As with any medication, etanercept has possible side effects, although it is important to remember that these are only potential side effects and may not occur at all.



Etanercept, like other biologic drugs, has been associated with increased susceptibility to infections; sometimes these can be severe e.g. reactivation of tuberculosis or milder infections such as skin infections. Due to the risk of infection, tattoos and body piercings are not recommended. 



Other possible side effects include:


  • An increased risk of food poisoning, therefore careful hand hygiene and food preparation are essential
  • Pruritis (itching) and injection site reactions
  • Nausea and tummy pain
  • Hypersensitivity reactions such as rash, bronchospasm (mimicking asthma) and angioedema (swelling of lips, tongue, around the eyes)
  • Fever, headache and depression
  • Blood disorders
  • Immune system disorders
  • Nervous system disorders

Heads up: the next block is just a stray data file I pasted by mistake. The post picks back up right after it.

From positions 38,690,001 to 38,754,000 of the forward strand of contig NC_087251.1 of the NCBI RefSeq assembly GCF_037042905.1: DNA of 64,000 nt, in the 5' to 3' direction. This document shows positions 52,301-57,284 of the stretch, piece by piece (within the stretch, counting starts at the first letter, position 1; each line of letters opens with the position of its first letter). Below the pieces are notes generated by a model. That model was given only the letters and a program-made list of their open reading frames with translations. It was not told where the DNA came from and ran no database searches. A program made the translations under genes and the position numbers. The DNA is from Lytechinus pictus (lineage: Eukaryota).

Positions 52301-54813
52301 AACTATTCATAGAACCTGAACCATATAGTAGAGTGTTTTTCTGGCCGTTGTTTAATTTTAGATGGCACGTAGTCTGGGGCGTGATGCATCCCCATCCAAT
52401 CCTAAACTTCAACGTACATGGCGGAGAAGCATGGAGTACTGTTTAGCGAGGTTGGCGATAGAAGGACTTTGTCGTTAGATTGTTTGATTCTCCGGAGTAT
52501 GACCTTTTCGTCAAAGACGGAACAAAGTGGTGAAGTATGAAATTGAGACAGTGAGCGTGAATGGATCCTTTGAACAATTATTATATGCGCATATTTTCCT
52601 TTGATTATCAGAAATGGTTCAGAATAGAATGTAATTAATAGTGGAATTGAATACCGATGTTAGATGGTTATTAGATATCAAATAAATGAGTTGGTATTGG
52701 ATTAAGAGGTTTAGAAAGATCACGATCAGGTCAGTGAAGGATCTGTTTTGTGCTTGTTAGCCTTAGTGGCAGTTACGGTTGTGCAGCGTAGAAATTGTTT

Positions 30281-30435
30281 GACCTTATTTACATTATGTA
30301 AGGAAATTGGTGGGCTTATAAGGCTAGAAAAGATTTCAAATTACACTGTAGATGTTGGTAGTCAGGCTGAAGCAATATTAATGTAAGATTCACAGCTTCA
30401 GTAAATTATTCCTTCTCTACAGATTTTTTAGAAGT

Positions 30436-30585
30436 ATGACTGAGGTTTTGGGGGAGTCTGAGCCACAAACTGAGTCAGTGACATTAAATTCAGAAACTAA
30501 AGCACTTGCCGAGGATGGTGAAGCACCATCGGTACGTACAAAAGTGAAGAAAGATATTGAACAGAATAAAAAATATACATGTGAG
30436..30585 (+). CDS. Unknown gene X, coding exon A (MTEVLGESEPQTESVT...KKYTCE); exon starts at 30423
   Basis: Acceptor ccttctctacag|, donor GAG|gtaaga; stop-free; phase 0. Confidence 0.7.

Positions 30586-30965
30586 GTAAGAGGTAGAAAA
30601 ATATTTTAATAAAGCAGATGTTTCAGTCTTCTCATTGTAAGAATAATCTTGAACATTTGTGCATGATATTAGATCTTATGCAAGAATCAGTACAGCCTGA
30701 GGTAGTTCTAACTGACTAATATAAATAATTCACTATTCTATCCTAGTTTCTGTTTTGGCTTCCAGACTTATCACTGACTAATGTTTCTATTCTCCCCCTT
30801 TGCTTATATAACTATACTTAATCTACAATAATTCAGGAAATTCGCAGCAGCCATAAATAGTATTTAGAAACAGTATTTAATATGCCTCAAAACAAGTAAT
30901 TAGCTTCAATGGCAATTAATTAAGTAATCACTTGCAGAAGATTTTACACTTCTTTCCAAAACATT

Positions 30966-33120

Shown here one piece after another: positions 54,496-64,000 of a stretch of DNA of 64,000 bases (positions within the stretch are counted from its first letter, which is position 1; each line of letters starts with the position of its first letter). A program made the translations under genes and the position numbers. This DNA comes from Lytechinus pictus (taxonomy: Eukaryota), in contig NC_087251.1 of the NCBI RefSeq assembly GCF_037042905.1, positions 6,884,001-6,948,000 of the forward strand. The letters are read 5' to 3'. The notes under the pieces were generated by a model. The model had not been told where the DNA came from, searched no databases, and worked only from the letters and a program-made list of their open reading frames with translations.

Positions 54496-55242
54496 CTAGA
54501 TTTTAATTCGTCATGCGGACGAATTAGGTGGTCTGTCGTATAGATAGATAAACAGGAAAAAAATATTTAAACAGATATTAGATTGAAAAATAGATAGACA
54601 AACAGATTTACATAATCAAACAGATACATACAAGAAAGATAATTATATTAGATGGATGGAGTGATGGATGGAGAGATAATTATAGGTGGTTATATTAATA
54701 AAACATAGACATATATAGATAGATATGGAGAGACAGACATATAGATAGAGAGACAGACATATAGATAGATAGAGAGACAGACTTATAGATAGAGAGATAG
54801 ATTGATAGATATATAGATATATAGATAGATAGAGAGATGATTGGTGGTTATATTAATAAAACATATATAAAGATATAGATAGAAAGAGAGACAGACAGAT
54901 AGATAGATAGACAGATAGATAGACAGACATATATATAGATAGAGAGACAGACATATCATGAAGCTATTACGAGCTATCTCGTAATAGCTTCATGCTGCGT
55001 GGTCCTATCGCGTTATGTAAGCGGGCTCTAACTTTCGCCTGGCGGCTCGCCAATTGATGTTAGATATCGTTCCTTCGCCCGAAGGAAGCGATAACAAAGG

• Uveitis (inflammatory eye disease). Children and young people with uveitis will be prescribed alternative anti-TNFα therapy
  • Irritable bowel disease

More information on side effects can be found in the patient information leaflet for adalimumab or the individual biosimilar (Enbrel, Benepali, Elrezi). 

Remember to report any concerns about possible side effects to your doctor, or nurse

Live vaccines [measles, mumps, rubella (MMR), chickenpox, oral polio (NOT injectable polio), BCG, oral typhoid and yellow fever] cannot be given to anyone already taking etanercept . If etanercept has not yet been started it is important to seek advice on how long a gap to leave after having a live vaccine.

Flu vaccine is now available in two forms, an injection and a nasal spray. Unlike the injection, the nasal spray is a live vaccine. There is limited research evidence around live vaccines in people with a lowered immune system (due to their medication). Children and young people who are being administered etanercept must have the injectable flu vaccine. It is therefore important to discuss with the healthcare team which of these options would be best.

Vaccination of close family members can help to protect someone with a lowered immune system.

There is not enough research information to give advice that either pregnancy or breast feeding is safe.